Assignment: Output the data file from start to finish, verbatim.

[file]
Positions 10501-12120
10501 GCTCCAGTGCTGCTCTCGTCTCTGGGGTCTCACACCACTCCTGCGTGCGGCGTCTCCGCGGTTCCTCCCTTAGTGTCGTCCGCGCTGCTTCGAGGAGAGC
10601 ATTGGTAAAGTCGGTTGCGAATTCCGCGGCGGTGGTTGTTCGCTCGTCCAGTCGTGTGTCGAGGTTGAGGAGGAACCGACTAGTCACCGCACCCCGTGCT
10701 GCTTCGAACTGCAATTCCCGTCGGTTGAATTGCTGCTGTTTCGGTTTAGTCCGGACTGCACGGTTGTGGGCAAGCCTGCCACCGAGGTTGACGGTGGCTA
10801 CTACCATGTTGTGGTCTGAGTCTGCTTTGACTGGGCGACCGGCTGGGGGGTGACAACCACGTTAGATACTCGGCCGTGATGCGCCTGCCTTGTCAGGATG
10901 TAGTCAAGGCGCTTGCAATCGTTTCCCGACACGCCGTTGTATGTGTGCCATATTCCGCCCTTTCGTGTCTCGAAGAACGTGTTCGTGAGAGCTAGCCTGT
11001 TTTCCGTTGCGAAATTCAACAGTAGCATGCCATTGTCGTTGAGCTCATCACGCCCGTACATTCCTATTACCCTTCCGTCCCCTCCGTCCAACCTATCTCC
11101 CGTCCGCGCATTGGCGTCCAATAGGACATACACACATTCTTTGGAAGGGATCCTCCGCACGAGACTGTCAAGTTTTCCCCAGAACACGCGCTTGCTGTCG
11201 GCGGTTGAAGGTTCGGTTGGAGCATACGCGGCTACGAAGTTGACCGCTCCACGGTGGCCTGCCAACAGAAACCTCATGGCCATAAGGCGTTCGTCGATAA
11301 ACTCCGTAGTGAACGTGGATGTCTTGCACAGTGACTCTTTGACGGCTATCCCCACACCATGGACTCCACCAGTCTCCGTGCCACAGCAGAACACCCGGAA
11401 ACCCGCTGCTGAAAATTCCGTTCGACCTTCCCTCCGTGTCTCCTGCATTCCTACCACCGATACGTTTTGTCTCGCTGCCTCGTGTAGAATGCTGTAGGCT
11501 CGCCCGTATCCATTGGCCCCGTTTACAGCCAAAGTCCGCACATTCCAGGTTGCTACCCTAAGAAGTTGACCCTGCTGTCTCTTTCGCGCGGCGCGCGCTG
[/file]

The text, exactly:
Positions 10501-12120
10501 GCTCCAGTGCTGCTCTCGTCTCTGGGGTCTCACACCACTCCTGCGTGCGGCGTCTCCGCGGTTCCTCCCTTAGTGTCGTCCGCGCTGCTTCGAGGAGAGC
10601 ATTGGTAAAGTCGGTTGCGAATTCCGCGGCGGTGGTTGTTCGCTCGTCCAGTCGTGTGTCGAGGTTGAGGAGGAACCGACTAGTCACCGCACCCCGTGCT
10701 GCTTCGAACTGCAATTCCCGTCGGTTGAATTGCTGCTGTTTCGGTTTAGTCCGGACTGCACGGTTGTGGGCAAGCCTGCCACCGAGGTTGACGGTGGCTA
10801 CTACCATGTTGTGGTCTGAGTCTGCTTTGACTGGGCGACCGGCTGGGGGGTGACAACCACGTTAGATACTCGGCCGTGATGCGCCTGCCTTGTCAGGATG
10901 TAGTCAAGGCGCTTGCAATCGTTTCCCGACACGCCGTTGTATGTGTGCCATATTCCGCCCTTTCGTGTCTCGAAGAACGTGTTCGTGAGAGCTAGCCTGT
11001 TTTCCGTTGCGAAATTCAACAGTAGCATGCCATTGTCGTTGAGCTCATCACGCCCGTACATTCCTATTACCCTTCCGTCCCCTCCGTCCAACCTATCTCC
11101 CGTCCGCGCATTGGCGTCCAATAGGACATACACACATTCTTTGGAAGGGATCCTCCGCACGAGACTGTCAAGTTTTCCCCAGAACACGCGCTTGCTGTCG
11201 GCGGTTGAAGGTTCGGTTGGAGCATACGCGGCTACGAAGTTGACCGCTCCACGGTGGCCTGCCAACAGAAACCTCATGGCCATAAGGCGTTCGTCGATAA
11301 ACTCCGTAGTGAACGTGGATGTCTTGCACAGTGACTCTTTGACGGCTATCCCCACACCATGGACTCCACCAGTCTCCGTGCCACAGCAGAACACCCGGAA
11401 ACCCGCTGCTGAAAATTCCGTTCGACCTTCCCTCCGTGTCTCCTGCATTCCTACCACCGATACGTTTTGTCTCGCTGCCTCGTGTAGAATGCTGTAGGCT
11501 CGCCCGTATCCATTGGCCCCGTTTACAGCCAAAGTCCGCACATTCCAGGTTGCTACCCTAAGAAGTTGACCCTGCTGTCTCTTTCGCGCGGCGCGCGCTG